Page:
October 3 // Delegate Eric Luedtke: Practical solutions for schools based on facts, not ideology

There is no more sacred trust placed in us as leaders in Maryland than ensuring that the next generation of children has every opportunity to be successful in life. That Maryland has a strong public school system is unquestionable. That we also have schools that do not do an adequate job is also unquestionable. We have work to do to ensure that every Maryland child has access to a great education. It is a moral imperative placed on us that we do so. But in the face of this imperative, Gov. Hogan and his Republican allies in the General Assembly have offered only unproven right-wing pabulum about school vouchers and unregulated charter schools. (Md. Reporter)

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Peter Schmuck and Colin Campbell: Ravens could have avoided negative fan reaction to pre-game kneel with an earlier heads-up

It’s understandable that some Ravens players were frustrated by the fan response when the team took a collective knee before Sunday’s game against the Steelers, and it’s also understandable why a large part of the crowd booed before they realized the team planned to stand back up for the national anthem. That might not have happened if the team — both players and management -- had not been so coy about the plan to make a statement of unity after last week’s anthem protest in London sparked outrage among the Ravens’ fan base. (Balt. Sun)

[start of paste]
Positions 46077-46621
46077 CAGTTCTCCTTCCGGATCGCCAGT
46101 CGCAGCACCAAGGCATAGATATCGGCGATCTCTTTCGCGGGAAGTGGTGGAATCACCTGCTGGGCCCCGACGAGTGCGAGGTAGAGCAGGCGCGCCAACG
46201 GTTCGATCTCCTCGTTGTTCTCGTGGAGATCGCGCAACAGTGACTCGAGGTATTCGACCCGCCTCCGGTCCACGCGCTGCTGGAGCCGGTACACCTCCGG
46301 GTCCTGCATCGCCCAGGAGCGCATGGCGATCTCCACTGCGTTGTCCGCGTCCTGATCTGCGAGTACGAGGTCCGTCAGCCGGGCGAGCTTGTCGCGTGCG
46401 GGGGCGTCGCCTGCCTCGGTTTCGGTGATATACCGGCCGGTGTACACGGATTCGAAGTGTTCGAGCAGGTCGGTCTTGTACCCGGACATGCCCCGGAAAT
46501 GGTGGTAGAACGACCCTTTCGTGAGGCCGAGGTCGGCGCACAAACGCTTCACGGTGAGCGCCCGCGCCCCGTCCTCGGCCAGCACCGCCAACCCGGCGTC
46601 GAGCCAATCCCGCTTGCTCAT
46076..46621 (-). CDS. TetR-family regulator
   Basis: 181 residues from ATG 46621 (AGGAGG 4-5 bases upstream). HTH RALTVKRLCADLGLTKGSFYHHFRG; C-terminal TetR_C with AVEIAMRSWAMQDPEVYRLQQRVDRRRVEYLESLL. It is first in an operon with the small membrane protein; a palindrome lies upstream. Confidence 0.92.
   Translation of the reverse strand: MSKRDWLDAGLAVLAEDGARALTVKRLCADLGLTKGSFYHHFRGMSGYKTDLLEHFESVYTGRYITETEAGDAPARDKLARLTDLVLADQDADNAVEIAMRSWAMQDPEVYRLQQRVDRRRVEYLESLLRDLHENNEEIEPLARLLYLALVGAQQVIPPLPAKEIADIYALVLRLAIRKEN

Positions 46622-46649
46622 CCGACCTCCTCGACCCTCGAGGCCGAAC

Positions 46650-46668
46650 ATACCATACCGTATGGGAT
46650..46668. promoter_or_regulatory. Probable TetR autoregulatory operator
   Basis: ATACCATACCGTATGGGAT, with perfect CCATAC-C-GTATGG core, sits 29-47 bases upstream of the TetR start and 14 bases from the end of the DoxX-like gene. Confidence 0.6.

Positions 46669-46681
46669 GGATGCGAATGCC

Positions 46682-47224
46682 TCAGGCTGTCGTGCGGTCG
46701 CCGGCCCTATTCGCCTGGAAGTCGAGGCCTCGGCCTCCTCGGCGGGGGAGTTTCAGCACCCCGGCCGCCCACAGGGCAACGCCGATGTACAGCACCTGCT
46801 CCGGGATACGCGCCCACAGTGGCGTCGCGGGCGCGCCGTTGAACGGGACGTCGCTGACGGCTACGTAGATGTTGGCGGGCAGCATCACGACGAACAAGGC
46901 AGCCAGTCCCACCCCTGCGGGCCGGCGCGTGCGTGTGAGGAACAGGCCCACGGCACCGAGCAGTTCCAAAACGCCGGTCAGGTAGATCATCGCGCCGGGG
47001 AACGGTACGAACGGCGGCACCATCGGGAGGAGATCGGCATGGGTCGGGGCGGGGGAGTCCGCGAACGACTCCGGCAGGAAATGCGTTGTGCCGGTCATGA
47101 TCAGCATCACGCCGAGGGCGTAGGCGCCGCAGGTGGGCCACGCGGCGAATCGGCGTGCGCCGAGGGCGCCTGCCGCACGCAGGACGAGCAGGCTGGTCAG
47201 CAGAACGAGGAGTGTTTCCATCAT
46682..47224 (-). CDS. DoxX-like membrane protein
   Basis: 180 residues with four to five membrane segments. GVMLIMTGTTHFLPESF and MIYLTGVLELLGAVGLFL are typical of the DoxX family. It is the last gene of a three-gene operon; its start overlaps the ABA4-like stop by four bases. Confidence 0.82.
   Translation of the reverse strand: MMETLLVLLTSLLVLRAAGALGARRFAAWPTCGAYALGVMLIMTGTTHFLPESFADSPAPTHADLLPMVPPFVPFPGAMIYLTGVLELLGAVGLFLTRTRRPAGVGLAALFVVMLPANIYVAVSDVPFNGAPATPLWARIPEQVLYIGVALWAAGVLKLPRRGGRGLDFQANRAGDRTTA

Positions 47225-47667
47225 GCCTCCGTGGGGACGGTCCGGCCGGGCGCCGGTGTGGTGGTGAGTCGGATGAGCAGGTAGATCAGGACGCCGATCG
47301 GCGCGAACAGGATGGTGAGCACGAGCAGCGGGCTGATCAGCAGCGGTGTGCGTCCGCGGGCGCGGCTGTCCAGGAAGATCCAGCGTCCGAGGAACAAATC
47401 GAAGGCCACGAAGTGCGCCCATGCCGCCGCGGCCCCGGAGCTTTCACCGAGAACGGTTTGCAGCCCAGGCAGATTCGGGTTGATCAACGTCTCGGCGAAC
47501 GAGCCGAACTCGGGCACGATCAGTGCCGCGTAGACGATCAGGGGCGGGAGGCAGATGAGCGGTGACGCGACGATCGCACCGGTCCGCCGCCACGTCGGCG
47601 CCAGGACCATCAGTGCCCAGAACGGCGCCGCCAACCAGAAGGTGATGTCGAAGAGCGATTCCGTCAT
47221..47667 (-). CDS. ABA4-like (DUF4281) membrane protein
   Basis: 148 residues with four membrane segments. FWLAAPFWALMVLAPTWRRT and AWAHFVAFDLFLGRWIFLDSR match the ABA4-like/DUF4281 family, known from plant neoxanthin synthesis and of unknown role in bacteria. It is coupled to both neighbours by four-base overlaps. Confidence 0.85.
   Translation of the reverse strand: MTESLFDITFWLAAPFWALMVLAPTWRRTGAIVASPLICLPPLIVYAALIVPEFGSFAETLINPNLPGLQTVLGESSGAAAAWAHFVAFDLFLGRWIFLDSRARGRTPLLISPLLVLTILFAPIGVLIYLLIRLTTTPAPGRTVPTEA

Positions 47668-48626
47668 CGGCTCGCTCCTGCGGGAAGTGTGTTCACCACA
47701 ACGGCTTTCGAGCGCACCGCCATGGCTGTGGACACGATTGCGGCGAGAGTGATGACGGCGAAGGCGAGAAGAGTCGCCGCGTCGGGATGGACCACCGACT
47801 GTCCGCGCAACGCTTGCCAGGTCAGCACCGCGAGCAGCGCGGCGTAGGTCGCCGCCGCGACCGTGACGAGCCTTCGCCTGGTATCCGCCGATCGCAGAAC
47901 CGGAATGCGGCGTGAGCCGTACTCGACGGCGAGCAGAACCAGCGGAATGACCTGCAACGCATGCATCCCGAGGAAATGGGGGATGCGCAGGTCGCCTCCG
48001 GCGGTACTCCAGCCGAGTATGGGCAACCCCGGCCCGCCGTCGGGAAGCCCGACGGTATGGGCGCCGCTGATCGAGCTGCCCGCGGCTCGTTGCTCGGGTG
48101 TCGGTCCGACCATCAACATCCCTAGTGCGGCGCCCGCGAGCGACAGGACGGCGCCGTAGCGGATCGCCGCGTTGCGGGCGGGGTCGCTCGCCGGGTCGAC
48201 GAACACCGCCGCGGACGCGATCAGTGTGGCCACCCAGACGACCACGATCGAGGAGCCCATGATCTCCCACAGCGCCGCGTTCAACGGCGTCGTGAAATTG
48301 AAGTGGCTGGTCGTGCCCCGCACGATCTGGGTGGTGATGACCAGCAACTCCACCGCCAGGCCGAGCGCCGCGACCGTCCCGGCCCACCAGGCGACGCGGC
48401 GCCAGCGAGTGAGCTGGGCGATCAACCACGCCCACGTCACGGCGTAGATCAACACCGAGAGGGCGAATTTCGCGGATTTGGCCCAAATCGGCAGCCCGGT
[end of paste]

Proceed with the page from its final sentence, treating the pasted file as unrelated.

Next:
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Christopher Muldor: The Bronx has all the same problems as Baltimore — except murders

In 1980, when bragging about “renaissance” was all the rage, the late Baltimore writer Helen J. Rizzo injected a decidedly sour note. “But until we stop treating our high crime rate as an accepted way of life,” Rizzo wrote, “Baltimore will remain a smartly gowned, coiffed and perfumed matron who hasn’t bathed in a month and whose offensiveness is readily apparent to all who come near her.” We may wonder whether Rizzo, who so masterfully captured the hollowness of “renaissance,” could have foreseen the worsening of Baltimore’s crime problem. Could she have imagined that the raw number of murders in the city would surpass that of New York City? (Balt. Sun)

 

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Everybody's wrong in Anne Arundel County teachers union dispute

It would be too easy to say one side or the other is at fault in the dispute over Sharon Moesel. Perhaps that’s why everybody is doing it. Expelled from the Teachers Association of Anne Arundel County in May, the outspoken Annapolis High School teacher wants a state labor board to overturn her union’s rare decision to throw her out. The union claims Moesel used her position as an association representative at Annapolis High to further her “personal agenda.”  Moesel, a past candidate for vice president of the union, says the union wants to silence her criticism of the organization’s direction. The Schuh administration just dismisses the union action as bullying. In fact, all three are responsible for this mess. (Capital)